#319 Breast Cancer and Breaking the Code of Silence to Form Deeper Connections

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If there’s one thing I could change about the experience of breast cancer, (even though it’s hard to pick only one) It would be the compulsion to hold everything in because of the fear of worrying or upsetting someone else. 

All emotions are a part of the human experience, and having the skill to express, process, and release negative emotions so that you have the space in your life to increase positive emotions is critical in the healing process.  

In this episode, I’ll share a personal story with you that got me thinking about the pain we bring on ourselves when we won’t express our struggles even to ourselves. 

I’ll tell you some of the reasons why that happens, and I’ll give you some ideas of how you can change that. 

We must work together to break the silent suffering that too many of us endure after a breast cancer diagnosis. 

Listen now and let’s start that process. 


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Read the full transcript below: 

Laura Lummer 0:00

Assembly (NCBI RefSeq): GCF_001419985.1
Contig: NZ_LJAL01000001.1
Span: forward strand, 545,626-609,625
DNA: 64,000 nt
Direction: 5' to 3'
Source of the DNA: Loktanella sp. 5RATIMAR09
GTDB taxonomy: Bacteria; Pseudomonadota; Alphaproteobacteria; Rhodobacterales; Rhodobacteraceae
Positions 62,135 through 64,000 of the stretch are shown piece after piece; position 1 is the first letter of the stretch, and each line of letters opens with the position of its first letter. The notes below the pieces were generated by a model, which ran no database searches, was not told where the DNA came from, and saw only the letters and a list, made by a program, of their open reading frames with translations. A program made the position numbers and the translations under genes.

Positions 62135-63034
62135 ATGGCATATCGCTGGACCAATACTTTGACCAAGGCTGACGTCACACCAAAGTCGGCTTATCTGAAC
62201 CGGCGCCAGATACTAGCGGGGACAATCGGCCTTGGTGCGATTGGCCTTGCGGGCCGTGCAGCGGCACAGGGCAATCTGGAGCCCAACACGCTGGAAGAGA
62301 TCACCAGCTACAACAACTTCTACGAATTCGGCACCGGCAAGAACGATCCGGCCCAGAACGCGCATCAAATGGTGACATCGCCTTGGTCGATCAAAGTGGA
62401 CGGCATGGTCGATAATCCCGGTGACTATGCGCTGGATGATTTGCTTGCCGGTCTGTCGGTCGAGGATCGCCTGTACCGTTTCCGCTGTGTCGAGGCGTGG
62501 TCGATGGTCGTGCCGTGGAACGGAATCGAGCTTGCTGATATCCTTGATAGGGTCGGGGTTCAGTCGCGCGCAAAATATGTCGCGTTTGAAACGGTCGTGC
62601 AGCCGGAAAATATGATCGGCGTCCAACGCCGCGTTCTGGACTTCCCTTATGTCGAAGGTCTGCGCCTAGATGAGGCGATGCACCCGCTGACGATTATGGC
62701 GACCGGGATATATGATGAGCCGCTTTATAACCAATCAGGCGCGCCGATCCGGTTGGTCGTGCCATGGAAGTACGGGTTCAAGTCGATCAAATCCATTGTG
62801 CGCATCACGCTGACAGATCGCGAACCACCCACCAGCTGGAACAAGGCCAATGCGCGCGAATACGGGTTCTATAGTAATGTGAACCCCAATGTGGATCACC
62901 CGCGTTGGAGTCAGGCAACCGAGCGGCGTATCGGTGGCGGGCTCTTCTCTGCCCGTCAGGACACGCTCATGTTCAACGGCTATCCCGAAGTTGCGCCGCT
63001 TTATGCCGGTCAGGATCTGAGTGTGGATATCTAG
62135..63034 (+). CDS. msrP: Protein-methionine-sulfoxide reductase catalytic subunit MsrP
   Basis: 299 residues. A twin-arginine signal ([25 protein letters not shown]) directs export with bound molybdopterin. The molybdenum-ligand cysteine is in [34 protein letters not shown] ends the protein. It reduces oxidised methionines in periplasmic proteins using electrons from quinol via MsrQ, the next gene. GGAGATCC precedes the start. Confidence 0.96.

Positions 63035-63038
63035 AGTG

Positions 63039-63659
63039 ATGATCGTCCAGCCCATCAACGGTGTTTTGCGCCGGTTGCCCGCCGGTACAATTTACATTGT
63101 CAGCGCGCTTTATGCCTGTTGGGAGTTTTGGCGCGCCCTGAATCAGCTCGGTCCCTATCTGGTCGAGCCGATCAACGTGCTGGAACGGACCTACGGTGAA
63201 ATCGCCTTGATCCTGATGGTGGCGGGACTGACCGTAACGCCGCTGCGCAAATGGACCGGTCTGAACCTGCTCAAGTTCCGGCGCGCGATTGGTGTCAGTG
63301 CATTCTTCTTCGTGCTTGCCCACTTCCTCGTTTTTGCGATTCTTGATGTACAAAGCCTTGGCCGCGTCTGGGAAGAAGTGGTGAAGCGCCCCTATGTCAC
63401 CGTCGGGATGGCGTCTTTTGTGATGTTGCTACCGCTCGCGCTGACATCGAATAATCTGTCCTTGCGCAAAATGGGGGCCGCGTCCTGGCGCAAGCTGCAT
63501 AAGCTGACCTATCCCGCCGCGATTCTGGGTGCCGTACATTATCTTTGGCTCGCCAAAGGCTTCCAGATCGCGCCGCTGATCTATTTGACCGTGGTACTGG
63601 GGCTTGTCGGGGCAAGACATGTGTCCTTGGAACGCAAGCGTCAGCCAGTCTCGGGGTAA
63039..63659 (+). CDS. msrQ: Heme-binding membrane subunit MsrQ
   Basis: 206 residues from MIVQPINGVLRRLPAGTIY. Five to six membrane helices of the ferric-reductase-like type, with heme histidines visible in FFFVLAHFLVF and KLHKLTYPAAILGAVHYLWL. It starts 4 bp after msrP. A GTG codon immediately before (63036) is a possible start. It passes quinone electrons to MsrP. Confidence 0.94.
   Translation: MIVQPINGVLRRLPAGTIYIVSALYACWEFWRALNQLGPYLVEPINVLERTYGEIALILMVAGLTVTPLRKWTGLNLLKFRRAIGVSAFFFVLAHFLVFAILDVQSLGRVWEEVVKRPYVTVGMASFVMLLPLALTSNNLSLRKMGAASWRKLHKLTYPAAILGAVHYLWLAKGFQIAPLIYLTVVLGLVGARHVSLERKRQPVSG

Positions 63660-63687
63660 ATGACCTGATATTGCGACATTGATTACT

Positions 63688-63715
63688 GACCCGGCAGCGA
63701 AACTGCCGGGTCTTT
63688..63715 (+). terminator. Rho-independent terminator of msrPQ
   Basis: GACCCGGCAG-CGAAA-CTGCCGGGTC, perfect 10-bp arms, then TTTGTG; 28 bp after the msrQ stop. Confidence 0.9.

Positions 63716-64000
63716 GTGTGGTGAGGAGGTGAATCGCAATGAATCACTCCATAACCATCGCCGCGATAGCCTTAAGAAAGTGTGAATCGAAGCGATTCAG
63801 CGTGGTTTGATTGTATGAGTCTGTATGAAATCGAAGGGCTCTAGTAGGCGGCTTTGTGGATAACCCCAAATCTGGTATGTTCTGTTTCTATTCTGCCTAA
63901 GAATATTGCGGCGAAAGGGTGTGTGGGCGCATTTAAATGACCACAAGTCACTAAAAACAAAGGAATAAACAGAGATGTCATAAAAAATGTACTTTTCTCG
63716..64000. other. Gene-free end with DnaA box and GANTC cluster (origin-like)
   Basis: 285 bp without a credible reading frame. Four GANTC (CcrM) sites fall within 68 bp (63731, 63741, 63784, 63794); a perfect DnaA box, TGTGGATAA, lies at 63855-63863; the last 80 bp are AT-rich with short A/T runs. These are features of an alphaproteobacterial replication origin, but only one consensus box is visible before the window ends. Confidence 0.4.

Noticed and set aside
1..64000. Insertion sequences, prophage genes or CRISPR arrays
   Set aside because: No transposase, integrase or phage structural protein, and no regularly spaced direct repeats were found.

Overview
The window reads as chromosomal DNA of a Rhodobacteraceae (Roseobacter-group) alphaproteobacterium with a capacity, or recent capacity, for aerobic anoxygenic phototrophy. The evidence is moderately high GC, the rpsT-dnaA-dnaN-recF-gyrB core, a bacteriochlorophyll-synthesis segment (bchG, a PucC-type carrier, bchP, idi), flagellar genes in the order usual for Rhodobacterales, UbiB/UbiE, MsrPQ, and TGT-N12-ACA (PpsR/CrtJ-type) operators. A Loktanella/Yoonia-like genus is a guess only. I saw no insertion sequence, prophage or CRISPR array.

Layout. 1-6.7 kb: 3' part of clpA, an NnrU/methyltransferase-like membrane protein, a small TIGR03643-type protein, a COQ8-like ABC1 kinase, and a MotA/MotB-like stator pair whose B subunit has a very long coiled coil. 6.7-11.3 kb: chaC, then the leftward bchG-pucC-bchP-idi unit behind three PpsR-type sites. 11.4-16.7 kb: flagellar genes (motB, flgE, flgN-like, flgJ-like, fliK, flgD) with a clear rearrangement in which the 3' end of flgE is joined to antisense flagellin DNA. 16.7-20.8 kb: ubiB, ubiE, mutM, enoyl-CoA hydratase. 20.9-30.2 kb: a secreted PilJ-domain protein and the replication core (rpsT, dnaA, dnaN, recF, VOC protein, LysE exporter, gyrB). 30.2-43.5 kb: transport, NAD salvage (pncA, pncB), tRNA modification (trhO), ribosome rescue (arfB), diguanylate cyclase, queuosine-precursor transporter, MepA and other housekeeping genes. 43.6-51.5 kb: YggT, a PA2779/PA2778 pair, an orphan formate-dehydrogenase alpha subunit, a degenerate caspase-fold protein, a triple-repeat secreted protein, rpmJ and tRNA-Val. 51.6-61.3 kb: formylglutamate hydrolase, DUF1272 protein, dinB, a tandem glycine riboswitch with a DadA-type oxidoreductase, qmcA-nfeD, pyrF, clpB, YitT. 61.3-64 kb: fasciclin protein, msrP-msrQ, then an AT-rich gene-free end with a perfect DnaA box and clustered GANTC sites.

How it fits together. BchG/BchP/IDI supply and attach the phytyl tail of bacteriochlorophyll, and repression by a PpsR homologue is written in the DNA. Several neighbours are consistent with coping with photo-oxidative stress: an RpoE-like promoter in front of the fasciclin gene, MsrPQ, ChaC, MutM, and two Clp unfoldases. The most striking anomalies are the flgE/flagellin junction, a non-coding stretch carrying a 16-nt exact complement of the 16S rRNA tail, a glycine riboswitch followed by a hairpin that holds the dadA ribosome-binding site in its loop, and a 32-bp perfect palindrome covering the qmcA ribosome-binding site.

You're listening to better than before breast cancer with the breast cancer recovery coach. I'm your host, Laura Lummer. I'm a certified life coach, and I'm a breast cancer thriver. In this podcast, I will give you the skills and the insights and the tools to move past the emotional and physical trauma of a breast cancer diagnosis. If you're looking for a way to create a life, that's even better than before breast cancer, you've come to the right place. Let's get started. Hey, friends, you're listening to Episode 319. And I'm your host, Laura Lummer. And today, we're going to talk about some really good stuff, we're going to touch on a lot of the things that are in the third pillar of breast cancer recovery. My third pillar of breast cancer recovery, which is regroup in the regroup pillar. And if you haven't heard me talk about the four pillars of breast cancer recovery before, it's basically when I went through my own process and then started coaching women, I started to see some similarities, I started to see similarities in the process and the progress that we made, when it came to supporting our ability to heal, to going through that recovery process of making sense, or trying to make sense of what we've been through. And then trying to decide how we want to move forward in life. And what I saw in this process, what I experienced for myself, was what I ended up calling the four pillars of breast cancer recovery. Pillar one is release. And it's a matter of letting go. Letting go of so many of the thoughts and belief systems that were ingrained in us for some reason, that do not serve us any longer. And that not only don't serve us, but oftentimes do us harm by causing stress by causing mental distress. And by causing us to beat ourselves up, we've got to let go of so many things. And it does doesn't have to do with breast cancer, but letting go of belief systems, I call these the manual. And our manuals are kind of our rule books for living. Some of our rules are great and service, some of our rules, and I'm going to go with the majority of them work against us, if we don't take the time to see why we even have them, and why we hold on to them, so that we can change them and create more joyful lives. The second pillar of breast cancer recovery is renew. Because once we let go of these things, we've got some space, to renew life, to bring in new things, to breathe in newness to make better choices, better choices, meaning not that you are making bad choices, better choices, meaning choices that serve you and increase your joy, increase your ability to support your own body's ability to heal, and just make a life that's better than before breast cancer. And the third pillar is regroup. Because once you start refilling yourself and renewing yourself, we start to take a look around a set life and kind of regroup things and say, Is this job work for me? Does this business work for me? Do these relationships work from it? Does all the things that make up my life all these components? Do they work for me? Or do I need to switch them up? Do I need to put more energy into creating better relationships? Do I need to reevaluate where I find my joy in what I do for work for whatever right for hobbies, for passion, for enjoyment, and we kind of restructure life. And then the fourth pillar is revive because revive is just means keep putting more energy into those things that bring more joy to your life and spread your gifts to the world. Your gift of whatever it is your gift of knowing exactly what to say the right time, your gift of giving big strong hugs to people, your gift of baking the best sourdough bread, I don't know whatever your gift is, whatever you love, whatever when you put it out in the world, it brings more joy to people that's revived. Today, I'm going to well, actually, I'm going to tell you a story first, because what we're going to talk about is a little bit of relief and a little bit of regroup as well. So recently, last week, I lost a cousin of mine to oral cancer. Now, it was my dad's sister's daughter. And I hadn't seen her many years. We don't have a close relationship. But you know, when we were all kids, there's just a connection, right? You have family of cousins. So we know about each other. We kind of say things on Facebook. We didn't have a close relationship, but I don't think that matters. But what was happening is that my mom said something to me now My cousin suffered horribly, in the late stages of her disease, oral cancer can be just absolutely horrific and hers was. And my mom said to me, you know, her mom, my aunt, relate the fact that she never complained. So my mom said this about my cousin, she was, you know, she started telling me some of the things she went through. My aunt was a caretaker for her for the last few months of her life until she couldn't do it anymore, didn't have the skills or the tools to be able to provide for the needs my cousin had. And my mom said, even when she went through all that, she never complained. And when I heard that, like something inside of my chest just kind of snapped. And I just thought, what the hell? Why is that a good thing? Why are we acting like this person who suffered horrifically didn't complain is a badge of honor. What the hell? And I think about one of the things that in the four pillars I talked about, which is this protective barrier, that I noticed this in myself, and I see this in nearly every client that I coach, we want to hold back. We don't want to say things. We don't want to communicate what we're feeling and experiencing, because we believe we have the ability to control other people's emotions. So I hear things like I didn't want to say anything, because I didn't want them to worry. And I think, okay, that doesn't make any sense that right there is a thought error. And I did the same thing, right? Oh, just act like everything's good. Act like you're strong. Like you're the pink warrior act like it's all good. There's no problem here. There's no problem. I just can't sleep at night, I'm bald, I'm losing my hair, I've alternating bouts of constipation and diarrhea. Half the time, I feel like I'm physically in energy, energetically, completely disconnected from life. Because of the treatments I'm going through. My body self image has been had the rug pulled out from underneath it, because I just had my breasts removed, or one of them removed. radiation burns. All this we're going through and we say, but I won't say anything. Because I don't want anybody to worry.